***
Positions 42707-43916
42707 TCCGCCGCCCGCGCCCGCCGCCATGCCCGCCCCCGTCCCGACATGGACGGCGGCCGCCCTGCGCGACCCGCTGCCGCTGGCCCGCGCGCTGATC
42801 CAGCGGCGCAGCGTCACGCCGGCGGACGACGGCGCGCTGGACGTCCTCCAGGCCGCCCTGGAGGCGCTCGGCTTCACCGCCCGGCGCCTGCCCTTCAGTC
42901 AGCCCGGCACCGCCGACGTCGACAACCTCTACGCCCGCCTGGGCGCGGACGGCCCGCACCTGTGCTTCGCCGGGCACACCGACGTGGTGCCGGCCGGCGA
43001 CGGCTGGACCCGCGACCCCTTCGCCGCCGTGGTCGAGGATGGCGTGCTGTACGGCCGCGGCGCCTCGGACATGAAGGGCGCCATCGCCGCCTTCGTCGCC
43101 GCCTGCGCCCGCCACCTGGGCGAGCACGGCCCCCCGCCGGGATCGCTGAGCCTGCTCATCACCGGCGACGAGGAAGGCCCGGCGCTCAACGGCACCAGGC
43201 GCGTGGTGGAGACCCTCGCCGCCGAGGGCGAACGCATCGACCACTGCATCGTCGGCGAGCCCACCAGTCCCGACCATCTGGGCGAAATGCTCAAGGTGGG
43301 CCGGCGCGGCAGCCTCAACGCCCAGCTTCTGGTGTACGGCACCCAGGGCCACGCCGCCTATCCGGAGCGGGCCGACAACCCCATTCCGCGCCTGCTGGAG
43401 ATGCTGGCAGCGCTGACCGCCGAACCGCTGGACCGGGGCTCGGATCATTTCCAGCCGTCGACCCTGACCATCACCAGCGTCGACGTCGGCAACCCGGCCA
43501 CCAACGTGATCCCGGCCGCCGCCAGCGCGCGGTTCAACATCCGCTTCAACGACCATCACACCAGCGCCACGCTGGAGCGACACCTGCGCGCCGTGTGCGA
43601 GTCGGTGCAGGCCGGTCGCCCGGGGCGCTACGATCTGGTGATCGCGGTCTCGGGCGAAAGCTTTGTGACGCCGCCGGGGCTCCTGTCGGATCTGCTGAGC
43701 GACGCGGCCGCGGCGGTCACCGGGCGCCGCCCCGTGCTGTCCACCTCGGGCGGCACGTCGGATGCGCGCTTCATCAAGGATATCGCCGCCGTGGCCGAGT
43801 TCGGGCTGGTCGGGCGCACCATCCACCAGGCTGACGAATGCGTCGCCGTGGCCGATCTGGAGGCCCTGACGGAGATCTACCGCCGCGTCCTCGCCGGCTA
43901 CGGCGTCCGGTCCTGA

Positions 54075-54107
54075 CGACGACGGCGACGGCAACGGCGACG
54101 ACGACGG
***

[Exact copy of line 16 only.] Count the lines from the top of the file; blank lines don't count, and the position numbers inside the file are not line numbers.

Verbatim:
54075 CGACGACGGCGACGGCAACGGCGACG